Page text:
The new Promise is substantially clearer and broader than its predecessor. While the old Promise covered approximately 35 percent of open source software, the new version will cover more than 99 percent. It applies to all software meeting the free software or open source definitions of the Free Software Foundation or the Open Source Initiative and listed by the FSF or OSI. Also, the Promise promotes growth of the open source commons by encouraging release of matching source code. This means that all commonly used open source licenses are included, and many less commonly used ones.

Does the new Promise cover more patents?
Both the new Promise and the original Promise covered all Red Hat’s patents. It’s worth noting that at the time of the original Promise, Red Hat had only a few patents, while now it has more than 2000.

Does the new Promise apply to Red Hat’s subsidiaries?
Yes, the new Promise applies to Red Hat’s subsidiaries, as well as to its successors and assignees.

Is the new Patent Promise a firm commitment by Red Hat?
Yes, the new Promise expressly states that Red Hat intends the Promise to be binding and enforceable. It is intended to make clear Red Hat’s continuing commitment to support the open source community and not to assert patent claims regarding open source.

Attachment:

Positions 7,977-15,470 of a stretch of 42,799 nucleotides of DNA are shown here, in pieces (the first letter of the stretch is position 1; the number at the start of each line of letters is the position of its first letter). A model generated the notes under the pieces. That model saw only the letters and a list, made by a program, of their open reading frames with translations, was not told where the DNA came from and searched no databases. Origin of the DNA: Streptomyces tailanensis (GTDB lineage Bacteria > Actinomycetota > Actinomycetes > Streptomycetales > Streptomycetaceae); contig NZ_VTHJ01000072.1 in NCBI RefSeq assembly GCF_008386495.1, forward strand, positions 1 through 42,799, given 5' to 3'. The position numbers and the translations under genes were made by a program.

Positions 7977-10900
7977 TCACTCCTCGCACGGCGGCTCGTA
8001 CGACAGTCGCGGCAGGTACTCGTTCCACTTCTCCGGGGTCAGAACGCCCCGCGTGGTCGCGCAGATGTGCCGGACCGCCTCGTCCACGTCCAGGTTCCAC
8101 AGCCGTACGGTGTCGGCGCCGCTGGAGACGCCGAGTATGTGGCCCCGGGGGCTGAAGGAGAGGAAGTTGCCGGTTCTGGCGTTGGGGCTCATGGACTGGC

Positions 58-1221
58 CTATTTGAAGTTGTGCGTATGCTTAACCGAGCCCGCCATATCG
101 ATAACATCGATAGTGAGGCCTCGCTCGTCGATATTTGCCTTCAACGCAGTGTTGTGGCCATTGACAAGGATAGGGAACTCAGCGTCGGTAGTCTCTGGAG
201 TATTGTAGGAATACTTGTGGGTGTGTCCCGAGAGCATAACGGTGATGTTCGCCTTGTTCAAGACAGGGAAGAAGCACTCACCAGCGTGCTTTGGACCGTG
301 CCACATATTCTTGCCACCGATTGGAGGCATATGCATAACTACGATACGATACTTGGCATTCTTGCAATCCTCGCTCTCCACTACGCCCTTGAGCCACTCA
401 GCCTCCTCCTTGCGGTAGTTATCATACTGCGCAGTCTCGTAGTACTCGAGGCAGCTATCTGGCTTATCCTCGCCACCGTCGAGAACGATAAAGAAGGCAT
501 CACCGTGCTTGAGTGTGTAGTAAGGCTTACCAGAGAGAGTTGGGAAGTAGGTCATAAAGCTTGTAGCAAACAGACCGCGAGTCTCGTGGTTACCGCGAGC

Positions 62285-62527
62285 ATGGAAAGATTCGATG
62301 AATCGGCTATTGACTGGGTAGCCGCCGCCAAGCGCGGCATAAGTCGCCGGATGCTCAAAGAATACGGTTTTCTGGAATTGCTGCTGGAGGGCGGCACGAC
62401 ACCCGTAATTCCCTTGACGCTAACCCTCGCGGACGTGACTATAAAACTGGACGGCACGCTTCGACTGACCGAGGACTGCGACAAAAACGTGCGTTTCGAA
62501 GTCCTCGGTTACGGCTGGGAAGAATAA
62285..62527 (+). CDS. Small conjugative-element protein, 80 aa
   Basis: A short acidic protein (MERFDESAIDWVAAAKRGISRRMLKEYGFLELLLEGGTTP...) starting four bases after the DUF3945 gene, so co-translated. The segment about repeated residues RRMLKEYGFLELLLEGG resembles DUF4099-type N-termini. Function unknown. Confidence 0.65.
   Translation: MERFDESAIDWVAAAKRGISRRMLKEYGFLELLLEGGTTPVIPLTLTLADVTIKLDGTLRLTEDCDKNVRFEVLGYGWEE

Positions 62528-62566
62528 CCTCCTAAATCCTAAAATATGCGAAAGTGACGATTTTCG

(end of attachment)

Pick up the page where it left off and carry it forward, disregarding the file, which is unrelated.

How does the new Patent Promise relate to similar commitments by other companies?
While some companies in recent years have sought to allay concerns about the possible use of their patents through commitments similar to Red Hat’s original Patent Promise, to our knowledge, no company has gone as far as Red Hat in making such a wide-ranging commitment as our new Promise, including coverage of our entire patent portfolio. We encourage other companies to make commitments similar to this one.

What will happen to the original Patent Promise?
The new Promise supersedes the original Promise and applies retroactively. This makes clear that the broader coverage and other improvements of the new Promise replace the more limited scope of the original.

What are the requirements for benefiting from the new version?
There are no special acts required to receive the benefits of the new Promise. It generally applies to any software that would otherwise infringe one of Red Hat’s patents as long as that software is covered by one of the specified open source licenses.

Do you foresee future changes to the Patent Promise?
There are no plans for additional revisions to the Promise. We recognize that there could be future developments that merit further modifications and will consider the best course in those circumstances. The new Promise makes clear that, if there should be future revisions, they will not undo the protections and coverage now being put in place.